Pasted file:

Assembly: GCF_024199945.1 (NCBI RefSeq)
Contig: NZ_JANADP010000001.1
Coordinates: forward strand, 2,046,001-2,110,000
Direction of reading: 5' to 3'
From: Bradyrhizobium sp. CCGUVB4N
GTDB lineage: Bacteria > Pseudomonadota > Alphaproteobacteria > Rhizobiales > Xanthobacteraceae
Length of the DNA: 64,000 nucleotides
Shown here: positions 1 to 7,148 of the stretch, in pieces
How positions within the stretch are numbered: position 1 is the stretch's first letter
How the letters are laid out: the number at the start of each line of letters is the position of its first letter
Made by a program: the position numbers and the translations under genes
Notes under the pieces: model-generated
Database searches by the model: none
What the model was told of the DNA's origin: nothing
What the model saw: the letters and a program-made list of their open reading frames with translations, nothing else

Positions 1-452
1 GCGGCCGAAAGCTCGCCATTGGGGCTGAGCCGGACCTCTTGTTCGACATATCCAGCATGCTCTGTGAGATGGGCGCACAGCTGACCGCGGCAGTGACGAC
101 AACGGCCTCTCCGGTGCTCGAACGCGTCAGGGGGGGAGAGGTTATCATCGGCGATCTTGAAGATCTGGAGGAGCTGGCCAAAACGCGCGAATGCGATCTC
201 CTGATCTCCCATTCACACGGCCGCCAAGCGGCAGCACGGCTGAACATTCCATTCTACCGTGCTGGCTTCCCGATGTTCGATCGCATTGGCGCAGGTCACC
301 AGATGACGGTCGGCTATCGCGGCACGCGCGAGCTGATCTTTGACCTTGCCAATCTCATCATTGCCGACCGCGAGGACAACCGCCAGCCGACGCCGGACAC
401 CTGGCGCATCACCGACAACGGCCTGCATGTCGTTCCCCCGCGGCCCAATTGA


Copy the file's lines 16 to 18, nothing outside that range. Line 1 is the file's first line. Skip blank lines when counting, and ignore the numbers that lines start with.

Positions 1-452
1 GCGGCCGAAAGCTCGCCATTGGGGCTGAGCCGGACCTCTTGTTCGACATATCCAGCATGCTCTGTGAGATGGGCGCACAGCTGACCGCGGCAGTGACGAC
101 AACGGCCTCTCCGGTGCTCGAACGCGTCAGGGGGGGAGAGGTTATCATCGGCGATCTTGAAGATCTGGAGGAGCTGGCCAAAACGCGCGAATGCGATCTC